The Nutty Professor: 50th Anniversary (Warner, Blu-ray) is Jerry Lewis’ masterpiece, a twisted take on Dr. Jekyll and Mr. Hyde that was directed, produced and co-written by Lewis, who stars as nerdy college chemistry professor Julius Kelp and his smarmy, self-absorbed alter-ego Buddy Love. It gets a special edition, and I’ll go into detail on it later this week.
Alexander: The Ultimate Cut (Warner, Blu-ray) is Oliver Stone’s third cut of his ancient world epic, over 30 minutes longer than his theatrical cut but a few minutes shorter than the “Final Cut” he released to disc in 2007. But it’s not just a matter of running time: Stone returned the film to the structure of his original conception. With new commentary and two new featurettes, plus a bonus disc with the theatrical cut and the supplements from that earlier release, an UltraViolet Digital HD copy, and other extras.
Heaven Knows, Mr. Allison (Twilight Time, Blu-ray) brings John Huston’s widescreen war story / romance to Blu-way. Deborah Kerr and Robert Mitchum star. The Mechanic (Twilight Time, Blu-ray), with Charles Bronson as the veteran hitman and Jan-Michael Vincent as his protégé, features commentary by cinematographer Richard H. Kline and film historian Nick Redman, and Resurrected (Twilight Time, Blu-ray), the 1989 British drama directed by Paul Greengrass, includes video interviews with Greengrass and star David Thewlis. All three discs include an isolated musical score and an eight-page booklet with an essay by Julie Kirgo. Limited to 3000 copies, available exclusively from Screen Archives and TCM.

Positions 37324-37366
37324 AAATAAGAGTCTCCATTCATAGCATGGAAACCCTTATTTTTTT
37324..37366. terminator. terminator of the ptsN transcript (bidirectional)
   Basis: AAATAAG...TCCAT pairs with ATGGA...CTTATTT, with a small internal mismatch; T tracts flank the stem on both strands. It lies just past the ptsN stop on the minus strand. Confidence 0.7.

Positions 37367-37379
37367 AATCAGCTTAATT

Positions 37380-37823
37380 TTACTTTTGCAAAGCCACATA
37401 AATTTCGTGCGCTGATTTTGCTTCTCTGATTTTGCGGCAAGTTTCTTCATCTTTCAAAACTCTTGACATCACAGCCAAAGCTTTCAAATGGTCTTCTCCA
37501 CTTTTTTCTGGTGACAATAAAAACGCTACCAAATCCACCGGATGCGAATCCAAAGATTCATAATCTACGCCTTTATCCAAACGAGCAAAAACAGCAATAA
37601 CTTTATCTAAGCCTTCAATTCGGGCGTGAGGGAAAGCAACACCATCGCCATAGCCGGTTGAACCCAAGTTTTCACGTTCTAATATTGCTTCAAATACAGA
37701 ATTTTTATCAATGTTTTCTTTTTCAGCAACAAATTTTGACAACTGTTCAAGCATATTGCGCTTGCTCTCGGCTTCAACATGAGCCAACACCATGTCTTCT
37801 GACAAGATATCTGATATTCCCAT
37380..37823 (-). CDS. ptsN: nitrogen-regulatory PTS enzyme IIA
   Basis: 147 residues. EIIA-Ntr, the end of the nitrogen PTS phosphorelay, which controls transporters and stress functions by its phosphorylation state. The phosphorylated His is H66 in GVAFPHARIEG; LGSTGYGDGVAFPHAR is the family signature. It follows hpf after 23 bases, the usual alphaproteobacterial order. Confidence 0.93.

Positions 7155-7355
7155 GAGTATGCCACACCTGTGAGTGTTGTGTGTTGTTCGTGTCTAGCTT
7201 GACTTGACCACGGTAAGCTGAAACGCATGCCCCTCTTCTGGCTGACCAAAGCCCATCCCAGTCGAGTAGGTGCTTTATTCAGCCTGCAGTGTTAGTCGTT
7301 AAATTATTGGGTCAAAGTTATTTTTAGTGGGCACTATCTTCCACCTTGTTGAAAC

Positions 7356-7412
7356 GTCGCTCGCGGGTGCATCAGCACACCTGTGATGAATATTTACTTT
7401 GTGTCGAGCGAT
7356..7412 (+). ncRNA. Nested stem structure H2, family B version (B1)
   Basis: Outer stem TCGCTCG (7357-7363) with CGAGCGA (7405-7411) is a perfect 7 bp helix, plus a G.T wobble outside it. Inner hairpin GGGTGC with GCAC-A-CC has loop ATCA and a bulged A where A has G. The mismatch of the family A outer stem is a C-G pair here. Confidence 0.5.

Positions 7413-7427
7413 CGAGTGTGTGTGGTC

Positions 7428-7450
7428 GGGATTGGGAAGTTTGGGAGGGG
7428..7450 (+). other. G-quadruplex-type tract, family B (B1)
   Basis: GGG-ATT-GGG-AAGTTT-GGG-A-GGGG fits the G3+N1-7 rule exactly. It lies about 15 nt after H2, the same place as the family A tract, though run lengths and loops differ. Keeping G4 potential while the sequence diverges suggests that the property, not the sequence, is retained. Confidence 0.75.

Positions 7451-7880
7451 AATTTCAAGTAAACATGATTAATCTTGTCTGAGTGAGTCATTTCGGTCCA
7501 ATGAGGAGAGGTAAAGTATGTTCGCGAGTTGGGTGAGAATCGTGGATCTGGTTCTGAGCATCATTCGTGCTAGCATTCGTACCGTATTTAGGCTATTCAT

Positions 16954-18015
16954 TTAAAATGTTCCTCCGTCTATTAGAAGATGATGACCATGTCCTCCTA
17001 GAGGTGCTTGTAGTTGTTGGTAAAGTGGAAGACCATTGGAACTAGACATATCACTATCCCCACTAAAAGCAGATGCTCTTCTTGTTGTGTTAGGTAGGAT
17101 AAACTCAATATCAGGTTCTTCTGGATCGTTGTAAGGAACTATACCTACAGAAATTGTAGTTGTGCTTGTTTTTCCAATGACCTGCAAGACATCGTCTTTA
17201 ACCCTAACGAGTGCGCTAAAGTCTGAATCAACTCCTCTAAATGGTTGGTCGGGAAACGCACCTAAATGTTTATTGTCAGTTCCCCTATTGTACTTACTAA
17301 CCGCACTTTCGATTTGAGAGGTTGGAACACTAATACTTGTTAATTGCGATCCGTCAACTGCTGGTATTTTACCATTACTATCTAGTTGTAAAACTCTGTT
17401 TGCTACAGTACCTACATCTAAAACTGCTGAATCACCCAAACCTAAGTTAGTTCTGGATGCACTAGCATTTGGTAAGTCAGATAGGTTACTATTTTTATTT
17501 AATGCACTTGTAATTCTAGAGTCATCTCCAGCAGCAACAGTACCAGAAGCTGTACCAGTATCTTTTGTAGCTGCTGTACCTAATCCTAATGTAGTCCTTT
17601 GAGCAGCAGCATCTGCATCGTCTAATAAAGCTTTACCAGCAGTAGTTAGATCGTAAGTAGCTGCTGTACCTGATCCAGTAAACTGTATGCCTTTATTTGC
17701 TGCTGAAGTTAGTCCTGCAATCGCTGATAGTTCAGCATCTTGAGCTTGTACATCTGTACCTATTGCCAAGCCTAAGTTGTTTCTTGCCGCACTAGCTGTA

All That Heaven Allows (Criterion, Blu-ray+DVD Combo) is another Criterion upgrade to Blu-ray and it features commentary, Mark Rappaport’s 1992 essay film Rock Hudson’s Home Movies, the 1979 BBC documentary Excerpts from Behind the Mirror: A Profile of Douglas Sirk, and archival interviews among the supplements.
The Spike Lee Joint Collection: Vol. 1 (Touchstone, Blu-ray) collects The 25th Hour and He Got Game and The Spike Lee Joint Collection: Vol. 2 (Touchstone, Blu-ray) is a double feature with Summer of Sam and Miracle at St. Anna. Lee recorded new commentary tracks for each film.
Sorcerer (Warner, DVD) and Crystal Lake Memories: The Complete History of Friday The 13th (1428 Films, DVD) present SD DVD releases of films previously on Blu-ray.
The Man With No Name Trilogy (Fox, Blu-ray)
The Outsiders: The Complete Novel (Warner, Blu-ray)
I Vinti (Raro, Blu-ray)
Tightrope (Warner, Blu-ray)
Kissing Jessica Stein (Fox, Blu-ray)
The Birdcage (MGM, Blu-ray)
The Ringer (Fox, Blu-ray)
Bloodsucking Freaks (Troma, Blu-ray)
Death Bed: The Bed that Eats (Cult Epics, Blu-ray)
42nd Street Forever: The Peep Show Collection Vol. 2 (Impulse, DVD)
Orozco the Embalmer (Massacre, DVD)
Junk Films: The Collected Short Shockumentaries of Tsurisaki Kiyotaka (Massacre, DVD)
Female Gym Coach: Jump and Straddle (Impulse, DVD)
Office Love: Behind Closed Doors (Impulse, DVD)